MICHAEL: In my travels, I'm seeing more and more types of art. For example, digital photo prints and computer art, which you've also done, and so on. Do you think painting will one day be considered old-fashioned and perhaps fade out?

SCOTT: Well there's something to be said for using the latest tools that technology has to offer. And with computers and the internet playing a bigger role in especially young people's lives, there's going to be a natural opportunity for art to shift along with the culture. In an art history sense, the idea of painting is pretty old -- but it seems to be a constant -- for example, I think with the advent of photography and all of the new technological tools, painting adapted to the latest cultural moment, even if by differentiating itself. And later with film, the visual information presented in movies through the framing of dramatic action in close-ups had an effect on abstract painting. There's a story about Franz Kline being a movie fan and this somehow relating to his iconic black abstract expressionist paintings. Because while the paintings are large, they also carry the drama of the close-up in a cinematic sense. I think that de Kooning suggested that he project drawings on an overhead projector to see what they looked like on a larger scale -- so the idea that a magnified portion of a larger drawing, like a close-up, is heightened in a visual dramatic sense within a large frame. That came from the movies. I think there have been attempts that painting has made to adapt to the 21st century (whatever that means), but painting is a stubbornly material art form, so it's not always seen as able to compete in relevance on a digital playing field. A previous comparison in history would maybe be the accessible reproduction of painting in print -- and that certainly changed the way the world thinks about painting. So I guess we'll have to wait and see!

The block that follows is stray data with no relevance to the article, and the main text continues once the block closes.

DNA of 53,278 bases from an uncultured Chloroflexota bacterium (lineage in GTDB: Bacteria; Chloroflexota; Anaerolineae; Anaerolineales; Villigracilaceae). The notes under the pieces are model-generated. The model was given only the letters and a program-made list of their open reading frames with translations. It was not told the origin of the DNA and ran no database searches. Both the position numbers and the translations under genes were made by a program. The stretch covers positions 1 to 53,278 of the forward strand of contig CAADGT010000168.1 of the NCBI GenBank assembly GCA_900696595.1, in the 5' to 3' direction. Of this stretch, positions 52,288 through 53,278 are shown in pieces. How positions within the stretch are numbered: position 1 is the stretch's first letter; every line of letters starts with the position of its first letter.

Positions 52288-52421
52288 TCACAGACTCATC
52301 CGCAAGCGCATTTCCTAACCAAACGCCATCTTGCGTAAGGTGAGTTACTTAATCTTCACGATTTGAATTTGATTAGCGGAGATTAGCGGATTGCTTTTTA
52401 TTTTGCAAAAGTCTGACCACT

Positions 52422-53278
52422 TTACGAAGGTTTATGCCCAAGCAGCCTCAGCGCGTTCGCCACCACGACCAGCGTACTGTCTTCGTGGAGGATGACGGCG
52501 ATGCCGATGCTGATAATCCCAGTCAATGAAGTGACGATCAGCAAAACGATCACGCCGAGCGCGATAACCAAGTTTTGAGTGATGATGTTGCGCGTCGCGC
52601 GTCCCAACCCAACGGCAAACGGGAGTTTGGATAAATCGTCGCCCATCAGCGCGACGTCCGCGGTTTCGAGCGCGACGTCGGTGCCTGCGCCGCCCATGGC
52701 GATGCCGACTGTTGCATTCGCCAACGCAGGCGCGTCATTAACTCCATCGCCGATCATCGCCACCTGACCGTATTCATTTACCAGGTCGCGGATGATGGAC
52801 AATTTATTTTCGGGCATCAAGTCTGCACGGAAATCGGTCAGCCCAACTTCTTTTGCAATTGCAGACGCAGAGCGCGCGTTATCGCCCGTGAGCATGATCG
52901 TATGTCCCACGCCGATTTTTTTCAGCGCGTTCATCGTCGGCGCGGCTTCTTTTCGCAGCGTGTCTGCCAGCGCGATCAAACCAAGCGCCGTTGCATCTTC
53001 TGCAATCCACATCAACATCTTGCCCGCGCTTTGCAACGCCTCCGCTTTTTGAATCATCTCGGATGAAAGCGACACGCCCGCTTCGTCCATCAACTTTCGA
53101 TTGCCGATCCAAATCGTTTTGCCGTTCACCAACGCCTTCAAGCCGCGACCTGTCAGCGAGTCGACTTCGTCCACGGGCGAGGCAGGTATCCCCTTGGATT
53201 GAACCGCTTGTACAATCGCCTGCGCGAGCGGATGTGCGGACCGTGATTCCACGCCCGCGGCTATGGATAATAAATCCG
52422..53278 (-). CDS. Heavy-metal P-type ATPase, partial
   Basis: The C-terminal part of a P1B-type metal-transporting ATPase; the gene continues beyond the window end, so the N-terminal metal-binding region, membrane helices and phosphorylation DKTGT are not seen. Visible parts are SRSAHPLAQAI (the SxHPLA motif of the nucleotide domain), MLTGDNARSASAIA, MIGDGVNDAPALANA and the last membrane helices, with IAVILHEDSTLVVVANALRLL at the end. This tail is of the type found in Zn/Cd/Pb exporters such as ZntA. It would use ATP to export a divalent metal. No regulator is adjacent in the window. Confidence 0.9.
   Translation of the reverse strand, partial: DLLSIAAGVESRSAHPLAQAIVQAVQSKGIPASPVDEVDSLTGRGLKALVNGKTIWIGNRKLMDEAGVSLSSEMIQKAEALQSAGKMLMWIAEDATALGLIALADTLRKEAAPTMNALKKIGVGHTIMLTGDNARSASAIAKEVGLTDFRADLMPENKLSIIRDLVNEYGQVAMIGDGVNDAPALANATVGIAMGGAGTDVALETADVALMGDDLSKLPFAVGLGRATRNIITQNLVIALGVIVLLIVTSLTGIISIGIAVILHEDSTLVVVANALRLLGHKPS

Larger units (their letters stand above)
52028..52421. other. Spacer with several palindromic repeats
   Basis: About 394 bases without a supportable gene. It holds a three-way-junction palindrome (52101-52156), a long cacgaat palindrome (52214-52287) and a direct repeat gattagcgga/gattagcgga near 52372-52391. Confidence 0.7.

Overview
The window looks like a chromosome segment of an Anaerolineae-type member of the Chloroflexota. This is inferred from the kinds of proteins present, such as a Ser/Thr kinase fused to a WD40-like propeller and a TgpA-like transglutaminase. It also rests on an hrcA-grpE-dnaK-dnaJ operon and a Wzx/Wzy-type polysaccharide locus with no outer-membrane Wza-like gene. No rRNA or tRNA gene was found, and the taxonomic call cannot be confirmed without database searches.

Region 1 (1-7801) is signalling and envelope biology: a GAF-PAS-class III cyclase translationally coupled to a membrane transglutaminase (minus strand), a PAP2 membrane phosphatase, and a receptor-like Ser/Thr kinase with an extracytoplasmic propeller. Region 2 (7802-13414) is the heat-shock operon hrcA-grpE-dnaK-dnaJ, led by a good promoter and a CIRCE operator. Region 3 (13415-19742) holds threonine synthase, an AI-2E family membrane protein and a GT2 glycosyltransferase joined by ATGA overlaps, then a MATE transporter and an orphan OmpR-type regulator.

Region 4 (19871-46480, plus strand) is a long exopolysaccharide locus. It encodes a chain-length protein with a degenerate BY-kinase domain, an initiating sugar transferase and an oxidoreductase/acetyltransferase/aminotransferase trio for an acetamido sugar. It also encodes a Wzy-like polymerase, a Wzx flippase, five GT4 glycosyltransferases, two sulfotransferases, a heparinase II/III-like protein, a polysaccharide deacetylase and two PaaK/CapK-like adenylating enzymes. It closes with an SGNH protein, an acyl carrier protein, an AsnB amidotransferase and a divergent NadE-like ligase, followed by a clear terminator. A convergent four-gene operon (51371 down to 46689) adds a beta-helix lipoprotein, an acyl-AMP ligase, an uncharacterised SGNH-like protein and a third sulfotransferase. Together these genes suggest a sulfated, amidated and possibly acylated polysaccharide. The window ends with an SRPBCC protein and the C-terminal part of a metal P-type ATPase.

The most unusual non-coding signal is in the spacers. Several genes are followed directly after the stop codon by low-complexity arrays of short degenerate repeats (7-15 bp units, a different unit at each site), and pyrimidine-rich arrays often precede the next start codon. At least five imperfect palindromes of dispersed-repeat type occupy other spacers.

MICHAEL: I love Franz Kline's work. The cinematic reference makes it even clearer to me now. Speaking of deceased famous artists, whose work do you think will stand the test of time, let's say, another 100 years from now? Will yours?

SCOTT: That's really hard to say. I think it's a question of influence -- whose work will influence the most artists in the next 100 years? One trap that younger artists (or any artist) gets into is to project a history of themselves into the future. This kind of pre-emptive historicizing of oneself can hurt the development of artists, because they are too aware of the whole, "what's going to stand the test of time" scenario, which can cause resentment and alienation, because most of us won't be remembered by the culture as a whole. And it's not an ideal situation for artists to be concerned about how their work will be seen in 50 or 100 years instead of focusing on creating in the moment. That's what will be remembered, if an artist worked to express themselves within a cultural moment.

MICHAEL: You're a wise man, Scott. Thanks for talking.

Check out Scott at http://www.scottnedrelow.com/.